PhD Oral Exam - Suryadipta Majumdar, Information Systems Engineering
When studying for a doctoral degree (PhD), candidates submit a thesis that provides a critical review of the current state of knowledge of the thesis subject as well as the student’s own contributions to the subject. The distinguishing criterion of doctoral graduate research is a significant and original contribution to knowledge.
Once accepted, the candidate presents the thesis orally. This oral exam is open to the public.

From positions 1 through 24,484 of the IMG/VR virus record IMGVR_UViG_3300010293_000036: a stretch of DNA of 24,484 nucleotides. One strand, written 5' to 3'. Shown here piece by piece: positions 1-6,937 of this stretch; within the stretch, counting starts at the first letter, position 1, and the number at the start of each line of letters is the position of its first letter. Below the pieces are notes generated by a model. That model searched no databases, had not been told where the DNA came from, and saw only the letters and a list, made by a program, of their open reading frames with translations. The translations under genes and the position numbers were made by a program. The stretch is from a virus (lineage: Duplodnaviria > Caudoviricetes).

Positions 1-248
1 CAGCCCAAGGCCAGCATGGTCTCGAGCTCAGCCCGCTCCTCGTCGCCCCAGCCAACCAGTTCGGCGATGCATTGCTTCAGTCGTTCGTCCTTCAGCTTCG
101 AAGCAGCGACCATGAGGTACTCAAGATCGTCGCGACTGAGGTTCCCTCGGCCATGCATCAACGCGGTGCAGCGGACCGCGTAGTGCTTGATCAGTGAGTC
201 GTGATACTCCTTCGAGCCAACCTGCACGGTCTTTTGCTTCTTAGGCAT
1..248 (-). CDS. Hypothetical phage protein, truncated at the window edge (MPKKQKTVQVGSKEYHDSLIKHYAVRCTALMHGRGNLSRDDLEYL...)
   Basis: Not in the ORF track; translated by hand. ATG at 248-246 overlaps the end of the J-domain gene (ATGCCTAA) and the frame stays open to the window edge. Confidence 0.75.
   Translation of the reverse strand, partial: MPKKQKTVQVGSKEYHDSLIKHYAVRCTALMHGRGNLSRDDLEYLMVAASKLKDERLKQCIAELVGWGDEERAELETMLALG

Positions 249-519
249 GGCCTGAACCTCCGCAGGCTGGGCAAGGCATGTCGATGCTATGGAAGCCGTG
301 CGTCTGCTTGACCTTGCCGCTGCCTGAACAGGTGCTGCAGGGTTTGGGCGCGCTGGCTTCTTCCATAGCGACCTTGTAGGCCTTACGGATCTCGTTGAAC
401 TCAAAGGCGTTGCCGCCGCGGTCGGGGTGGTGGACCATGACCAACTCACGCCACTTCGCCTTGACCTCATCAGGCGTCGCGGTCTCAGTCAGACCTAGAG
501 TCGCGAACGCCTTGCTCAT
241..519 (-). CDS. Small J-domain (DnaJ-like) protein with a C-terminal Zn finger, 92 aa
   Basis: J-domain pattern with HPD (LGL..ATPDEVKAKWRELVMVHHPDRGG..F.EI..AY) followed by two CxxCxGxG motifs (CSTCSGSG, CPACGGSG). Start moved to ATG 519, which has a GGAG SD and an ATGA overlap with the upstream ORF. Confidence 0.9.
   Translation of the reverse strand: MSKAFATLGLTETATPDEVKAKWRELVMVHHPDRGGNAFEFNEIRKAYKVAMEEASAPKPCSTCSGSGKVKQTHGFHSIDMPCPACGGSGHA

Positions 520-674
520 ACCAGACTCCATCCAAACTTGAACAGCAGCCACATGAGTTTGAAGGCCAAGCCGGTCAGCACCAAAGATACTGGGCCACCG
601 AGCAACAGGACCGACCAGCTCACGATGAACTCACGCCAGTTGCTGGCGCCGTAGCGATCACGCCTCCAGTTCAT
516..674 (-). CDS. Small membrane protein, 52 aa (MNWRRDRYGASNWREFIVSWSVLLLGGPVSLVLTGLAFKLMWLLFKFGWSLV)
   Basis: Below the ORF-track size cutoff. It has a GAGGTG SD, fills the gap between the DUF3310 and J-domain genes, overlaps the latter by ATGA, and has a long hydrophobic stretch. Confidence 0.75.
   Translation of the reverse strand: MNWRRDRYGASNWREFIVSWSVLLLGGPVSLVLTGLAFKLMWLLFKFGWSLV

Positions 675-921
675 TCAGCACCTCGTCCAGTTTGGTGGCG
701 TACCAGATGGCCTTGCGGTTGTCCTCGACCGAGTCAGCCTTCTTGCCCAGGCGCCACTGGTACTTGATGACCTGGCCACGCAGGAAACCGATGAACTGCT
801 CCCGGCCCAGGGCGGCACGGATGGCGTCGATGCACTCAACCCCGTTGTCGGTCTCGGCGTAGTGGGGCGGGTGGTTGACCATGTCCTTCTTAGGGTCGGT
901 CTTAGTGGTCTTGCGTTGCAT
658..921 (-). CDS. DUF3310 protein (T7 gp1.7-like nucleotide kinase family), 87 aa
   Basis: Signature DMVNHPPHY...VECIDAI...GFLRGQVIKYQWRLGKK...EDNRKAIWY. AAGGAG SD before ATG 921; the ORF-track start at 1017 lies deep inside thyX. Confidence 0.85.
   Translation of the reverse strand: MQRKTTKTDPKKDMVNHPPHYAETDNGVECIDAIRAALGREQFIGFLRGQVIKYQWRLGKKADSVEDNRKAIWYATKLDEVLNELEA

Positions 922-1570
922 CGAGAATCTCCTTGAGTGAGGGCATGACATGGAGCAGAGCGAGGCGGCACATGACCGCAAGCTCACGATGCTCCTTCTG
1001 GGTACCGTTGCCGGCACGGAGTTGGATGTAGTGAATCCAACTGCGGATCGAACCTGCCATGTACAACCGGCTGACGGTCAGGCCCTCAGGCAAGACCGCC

Cloud computing is emerging as a promising IT solution for enabling ubiquitous, convenient, and on-demand accesses to a shared pool of configurable computing resources. However, the widespread adoption of cloud is still being hindered by the lack of transparency and accountability, which has traditionally been ensured through security auditing techniques. Security auditing in cloud poses many unique challenges in data collection and processing (e.g., data format inconsistency and lack of correlation due to the heterogeneity of cloud infrastructures), and in verification (e.g., prohibitive performance overhead due to the sheer scale of cloud infrastructures and need of runtime verification for the dynamic nature of cloud). To this extent, existing security auditing solutions can mainly be categorized into three types: retroactive, intercept-and-check and proactive. The retroactive auditing approach is the traditional auditing technique, which audits after the fact and cannot prevent irreversible damages (e.g., leakage of sensitive information and denial of service attacks). The intercept-and-check approach offers runtime auditing and performs all the auditing steps after the occurrence of a critical event (i.e., which may potentially violate a security property). However, this approach results significant delay in responding each critical event. On the other hand, the existing proactive approach requires the changes (in the cloud configurations) planned for the future in advance to verify its compliance; however, this approach is not practical, because the future change plan is not always available due to cloud’s dynamic and ad-hoc nature. In this thesis, we address all the above-mentioned limitations of the existing works by proposing a proactive security auditing system, which potentially can prevent irreversible damages, respond in significantly less time and offer a practical approach without requiring any future change plan. To this purpose, we conduct our work into three main phases. During the first phase, we propose a runtime security auditing system for the user level of the cloud; where our proposed system audits wide range of security properties relevant to different authentication and authorization mechanisms, such as role-based access control (RBAC), attribute-based access control (ABAC) and single sing-on (SSO), and enhances the existing intercept-and-check solutions by adopting an incremental approach to improve the efficiency. In the second phase of our work, we propose a novel approach of proactive security auditing; which leverages the dependency relationship among cloud events and pre-computes the most expensive parts of the auditing process to keep the response time of the solution to a practical level. In our final phase, we utilize learning techniques to automatically capture these probabilistic dependency relationships, and propose an automated log processing approach to prepare the raw logs collected from cloud deployments for these learning methods to significantly enhance the practicality of our proactive security auditing system. Also, to demonstrate the applicability, scalability and efficiency of our proposed system, we integrate it to OpenStack, a major cloud platform, and evaluate it using both synthetic and real data. In summary, this thesis contributes towards enhancing security, efficiency and practicality of security auditing in the cloud environment.